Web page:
Homily for the second Sunday of Lent - Year C - Lk. 9:28-36
Father Daniel Meynen
"Jesus took with him Peter and John and James, and went up on the mountain to pray. And as he was praying, the appearance of his countenance was altered, and his raiment became dazzling white. And behold, two men talked with him, Moses and Elijah, who appeared in glory and spoke of his departure, which he was to accomplish at Jerusalem. Now Peter and those who were with him were heavy with sleep, and when they wakened they saw his glory and the two men who stood with him. And as the men were parting from him, Peter said to Jesus, "Master, it is well that we are here; let us make three booths, one for you and one for Moses and one for Elijah" -- not knowing what he said. As he said this, a cloud came and overshadowed them; and they were afraid as they entered the cloud. And a voice came out of the cloud, saying, "This is my Son, my Chosen; listen to him!" And when the voice had spoken, Jesus was found alone. And they kept silence and told no one in those days anything of what they had seen."
"Jesus took with him Peter and John and James, and went up on the mountain to pray. And as he was praying, the appearance of his countenance was altered, and his raiment became dazzling white. And behold, two men talked with him, Moses and Elijah, who appeared in glory and spoke of his departure, which he was to accomplish at Jerusalem."
On this second Sunday of Lent, the Church invites us to contemplate the mystery of the Transfiguration of the Lord Jesus. It is an important stage. It is a privileged moment which prepares us to relive the Passion of Christ at the time of the Great Week: Holy Week, that which comes to a close on Easter Sunday. For at the time of the Transfiguration, Jesus appears in Glory, that is to say in that state of beatitude and happiness which is that of Christ, and that of all the elect who live in him. Now, if Jesus appears in Glory, and if his disciples see him in this sublime state, it is precisely so that these same disciples may be comforted by this celestial vision before passing through the tragic test of the Passion of the Savior.
"Now Peter and those who were with him were heavy with sleep, and when they wakened they saw his glory and the two men who stood with him."
It is a strange thing, this sleep that returns every time that an important event in the lives of the elect of God is about to take place! For, when God decided to create the first woman, he "caused a deep sleep to fall upon the man, and while he slept took one of his ribs and closed up its place with flesh." (Gen. 2:21) Also, it was while they slept that God spoke to many important people of the Old Covenant: Jacob, Joseph, Samuel, to name a few. It was also during sleep that Joseph, the spouse of Mary, received from the Angel the revelation of the mystery of the Incarnation. But, what relates directly to the mystery of the Transfiguration is the sleep that fell upon the very same three apostles: Peter, James, and John, at the time of the Agony of Jesus in the Garden of Gethsemane. Indeed, after having prayed to his Father, Jesus said to Peter: "Simon, are you asleep? Could you not watch one hour?" (Mk. 14:37) Truly, sleep is important in the life of a Christian, because the eternal life to which he is called consists precisely in rest and residing in God...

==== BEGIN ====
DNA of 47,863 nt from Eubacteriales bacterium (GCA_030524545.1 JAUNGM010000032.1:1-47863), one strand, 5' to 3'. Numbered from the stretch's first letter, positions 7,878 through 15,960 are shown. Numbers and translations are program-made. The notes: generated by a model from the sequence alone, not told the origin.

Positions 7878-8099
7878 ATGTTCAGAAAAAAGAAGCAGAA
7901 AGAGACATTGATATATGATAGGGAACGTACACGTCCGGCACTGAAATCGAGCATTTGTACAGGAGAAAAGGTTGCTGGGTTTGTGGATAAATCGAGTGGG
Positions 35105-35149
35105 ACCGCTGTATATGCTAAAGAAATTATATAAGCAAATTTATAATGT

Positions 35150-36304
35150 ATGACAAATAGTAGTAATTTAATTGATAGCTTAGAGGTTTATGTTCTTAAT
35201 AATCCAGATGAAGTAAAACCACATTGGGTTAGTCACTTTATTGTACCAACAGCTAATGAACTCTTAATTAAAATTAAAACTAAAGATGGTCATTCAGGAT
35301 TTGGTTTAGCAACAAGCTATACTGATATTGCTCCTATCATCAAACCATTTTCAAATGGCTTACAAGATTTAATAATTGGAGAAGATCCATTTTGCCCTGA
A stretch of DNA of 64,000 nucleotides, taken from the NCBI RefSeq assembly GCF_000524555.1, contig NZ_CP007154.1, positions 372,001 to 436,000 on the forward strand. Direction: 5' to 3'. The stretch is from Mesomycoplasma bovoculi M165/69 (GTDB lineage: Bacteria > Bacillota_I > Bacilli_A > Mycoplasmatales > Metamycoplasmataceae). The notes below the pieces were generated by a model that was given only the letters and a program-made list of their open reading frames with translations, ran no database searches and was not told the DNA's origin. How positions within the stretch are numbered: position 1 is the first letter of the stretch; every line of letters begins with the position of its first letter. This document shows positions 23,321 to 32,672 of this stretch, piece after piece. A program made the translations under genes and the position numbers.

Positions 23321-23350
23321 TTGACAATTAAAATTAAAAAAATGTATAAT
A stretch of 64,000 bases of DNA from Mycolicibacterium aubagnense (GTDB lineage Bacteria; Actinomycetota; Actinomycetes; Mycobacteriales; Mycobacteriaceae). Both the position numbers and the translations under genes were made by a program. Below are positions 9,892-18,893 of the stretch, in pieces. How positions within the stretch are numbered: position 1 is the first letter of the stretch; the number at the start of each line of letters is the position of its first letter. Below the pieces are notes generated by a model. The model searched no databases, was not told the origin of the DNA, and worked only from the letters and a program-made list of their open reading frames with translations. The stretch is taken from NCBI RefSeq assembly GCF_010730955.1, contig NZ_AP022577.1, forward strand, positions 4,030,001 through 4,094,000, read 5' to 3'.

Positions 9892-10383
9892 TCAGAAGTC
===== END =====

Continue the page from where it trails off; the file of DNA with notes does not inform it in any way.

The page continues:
"As he said this, a cloud came and overshadowed them; and they were afraid as they entered the cloud. And a voice came out of the cloud, saying, 'This is my Son, my Chosen; listen to him!'"
Eternal life consists in resting in God! It is good to remember this truth: it should give us the courage and the strength to persevere despite the difficulties of our present life! And on the way to his Passion, Jesus received for himself and for his disciples this encouragement from Heaven: the voice of Father was heard in the cloud! For God speaks to us! And his Word is Jesus himself. For all eternity, we shall listen to this divine Word that makes us infinitely happy. What Saint Paul lived on earth for one instant, we shall live for eternity! This Apostle said, speaking of himself: "I know a man in Christ who fourteen years ago was caught up to the third heaven... And I know that this man was caught up into Paradise... and he heard things that cannot be told, which man may not utter." (2 Cor. 12:2-4) "Man shall not live by bread alone, but by every word that proceeds from the mouth of God." (Deut. 8:3)
"They kept silence and told no one in those days anything of what they had seen."
What the disciples of Jesus saw and heard on that day was an anticipation of the Resurrection of Christ. In advance, and to comfort them before the moment of his Passion, Jesus allowed his disciples to enjoy a few instants of the divine glory that is his own. Also, it was not acceptable to speak of it as long as Christ had not yet returned to life. Saint Matthew relates the following words of Jesus to his disciples: "Tell no one the vision, until the Son of man is raised from the dead." (Mt. 17:9)
Today, we too shall see, with the eyes of faith, the glory of the Resurrection of the Savior: today, during the celebration of the Eucharist, we are going to contemplate Jesus in his sacrament, seeing him, through faith, as he is now, in the glory of Heaven! So, already comforted by his Resurrection, we shall be able to participate joyously in his Sacrifice of Calvary: we are going to proclaim the Death of Christ in the expectation of our own Resurrection in the end times! May Mary, who was present at the foot of the Cross, while having within her, through faith, the fullness of the Spirit of God, come to help us today and always!